It was reasonable for the accounting profession to separate its measurements of fair value into three levels depending on the extent to which the liquidity of an asset allows application of certain valuation techniques. (48) However, these levels are viewed as hierarchies, which leads one to think that the Level 3 fair value measurements that include valuations of illiquid assets carried out with the aid of indirect or deductive methods based on remote empiricism are less precise than the Level I fair value measurements that are applied when an asset is nearly fully liquid and its value is determined by the sales comparison approach based on its current public market quotations. Under these circumstances it is hardly appropriate to talk about precision or hierarchies.

Precision is a comparative notion that only has meaning in relation to something in an objective reality, such as when one examines subject-object relations that arise in the perception processes or in literal measurements of the length of some material body. It is easy to fall under the influence of the idea that the measurements in professional valuation or, specifically, in IFV are of such subject-object variety. In valuing liquid or unspecialized assets with the aid of the sales comparison (market) approach, valuers might indeed conceive that they read the information, process certain literal objects, and deduce the value based on it. But valuers should not forget that the value-both in the theory of value and in the practical theory of valuation-represents the relations between individuals. This includes subject-subject relations and their coordination, (49) the shaping of which is not without a contribution from valuers. Here it is barely appropriate to talk about precision or the hierarchy of precision. In this regard, the notion of market or fair value of illiquid assets and its determination are not lower down the hierarchy or less precise than the respective notions and measurement processes for liquid assets, but they may have a different meaning. (50)

A certain notion or form of valuation practice is not right or wrong, precise or imprecise, but it can be relevant in certain situations and redundant in others. (51) In other words, making new distinctions--in paradigms, concepts, techniques of practice-as valuation expands in practice and theory is an integral part of its development and realization as an area of human inquiry. Valuation needs both to maintain the segmenting of its areas and fields (the division) and to seek out the commonalities (the unification), which together can be conceived as the process of extending the practice and mutual complementation.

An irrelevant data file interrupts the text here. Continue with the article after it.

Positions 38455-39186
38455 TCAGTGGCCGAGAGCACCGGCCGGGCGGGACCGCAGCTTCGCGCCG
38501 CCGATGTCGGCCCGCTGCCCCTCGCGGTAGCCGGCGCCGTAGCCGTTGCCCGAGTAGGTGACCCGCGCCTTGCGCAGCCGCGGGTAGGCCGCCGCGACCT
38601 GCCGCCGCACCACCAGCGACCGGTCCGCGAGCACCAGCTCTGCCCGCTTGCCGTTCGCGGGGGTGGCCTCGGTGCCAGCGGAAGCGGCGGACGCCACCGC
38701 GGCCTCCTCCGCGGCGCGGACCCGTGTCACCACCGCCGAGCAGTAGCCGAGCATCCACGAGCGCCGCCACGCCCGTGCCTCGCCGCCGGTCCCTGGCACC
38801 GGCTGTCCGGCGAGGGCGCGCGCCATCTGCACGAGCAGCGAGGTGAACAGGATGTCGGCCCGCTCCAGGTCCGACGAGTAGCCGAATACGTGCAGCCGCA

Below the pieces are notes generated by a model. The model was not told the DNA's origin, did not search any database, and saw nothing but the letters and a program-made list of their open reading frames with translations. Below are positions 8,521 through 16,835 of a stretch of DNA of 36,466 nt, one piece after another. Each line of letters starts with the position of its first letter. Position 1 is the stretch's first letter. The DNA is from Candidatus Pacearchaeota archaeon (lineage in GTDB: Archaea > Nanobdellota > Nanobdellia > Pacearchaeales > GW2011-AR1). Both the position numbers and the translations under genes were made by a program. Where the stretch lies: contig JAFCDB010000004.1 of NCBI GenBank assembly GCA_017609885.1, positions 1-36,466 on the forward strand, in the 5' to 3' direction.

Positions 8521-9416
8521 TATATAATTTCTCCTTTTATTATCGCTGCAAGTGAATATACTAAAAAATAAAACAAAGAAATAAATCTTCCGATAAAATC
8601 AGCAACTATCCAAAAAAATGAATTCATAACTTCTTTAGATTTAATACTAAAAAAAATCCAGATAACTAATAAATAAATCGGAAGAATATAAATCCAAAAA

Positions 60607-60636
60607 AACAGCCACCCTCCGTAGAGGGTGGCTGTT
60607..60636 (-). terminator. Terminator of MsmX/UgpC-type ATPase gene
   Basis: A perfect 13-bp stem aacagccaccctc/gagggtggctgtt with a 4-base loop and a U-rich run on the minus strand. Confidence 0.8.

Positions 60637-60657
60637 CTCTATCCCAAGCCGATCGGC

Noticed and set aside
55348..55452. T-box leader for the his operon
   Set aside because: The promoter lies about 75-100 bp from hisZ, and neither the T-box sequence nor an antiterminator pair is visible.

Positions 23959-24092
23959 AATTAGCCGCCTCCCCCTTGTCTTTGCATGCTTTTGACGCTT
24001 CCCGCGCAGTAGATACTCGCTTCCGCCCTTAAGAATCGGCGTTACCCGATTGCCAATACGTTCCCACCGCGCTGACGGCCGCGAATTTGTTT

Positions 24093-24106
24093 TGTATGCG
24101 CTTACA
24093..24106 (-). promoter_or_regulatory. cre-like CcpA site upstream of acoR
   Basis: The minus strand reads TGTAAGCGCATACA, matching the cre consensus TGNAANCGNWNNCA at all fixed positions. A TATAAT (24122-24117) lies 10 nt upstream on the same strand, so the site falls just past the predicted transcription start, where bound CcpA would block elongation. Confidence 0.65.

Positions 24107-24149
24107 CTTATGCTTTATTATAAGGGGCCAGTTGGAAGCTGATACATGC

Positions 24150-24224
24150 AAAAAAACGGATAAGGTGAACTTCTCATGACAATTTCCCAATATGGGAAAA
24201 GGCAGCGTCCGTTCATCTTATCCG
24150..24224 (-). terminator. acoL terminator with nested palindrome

Each area of valuation has the need for steady patterns as well as new general concepts, notions, and perspectives on the studied objects and processes. From this point of view, many of the current debates, frictions, and processes in the practical theory of valuation can be understood if valuers keep in mind the distinctions between professional valuation and investment-financial valuation, and the liquidity of the assets customary dealt with in the respective valuations. Each side in these debates-be they related to the discounting principles or rates, discounts for lack of marketability, or some other matters not covered in this article-is certainly right, but right subject to the assumed area of practice and within the perspective taken.


Professional valuation has borrowed many elements from corporate finance's modern portfolio theory and investment-financial valuation, where general finance theory is based on the optimized behavior of investors in liquid assets. Some observers assume that the theories underlying PV and IFV are no different. However, the characteristic features of the objects being valued most frequently in professional valuation demonstrate why the concepts in modern portfolio theory and the theory of value are insufficient when applied to the spectrum of objectives and objects of professional valuation.

Unjustified and inadaptable borrowings of MPT and IFV techniques and notions hinder the development of techniques and notions of professional valuation applicable to real-as opposed to "ideal" pricing situations. It also delays the realization of the independent standing of professional valuation vis-a-vis investment-financial valuation. Discussion of the distinctions between professional valuation and investment-financial valuation contributes to the evolution of the practical theory of valuation and its stand-alone recognition separate from the general economic theory of value and modern portfolio theory. This, of course, does not mean the segregation of each of the areas of valuation, as in certain situations the techniques and general notions of either valuation approach can adapt the techniques and notions of its counterpart, forming a single continuum of valuation, as illustrated in Figure 1.


(1.) See discussion in G. I. Mikerin, and M. A. Fedetova, "Professional Estimation of Value of Property for Financial Reporting and Revision of Concepts of the International Standards" (12.04.2006), available in Russian at http:/ /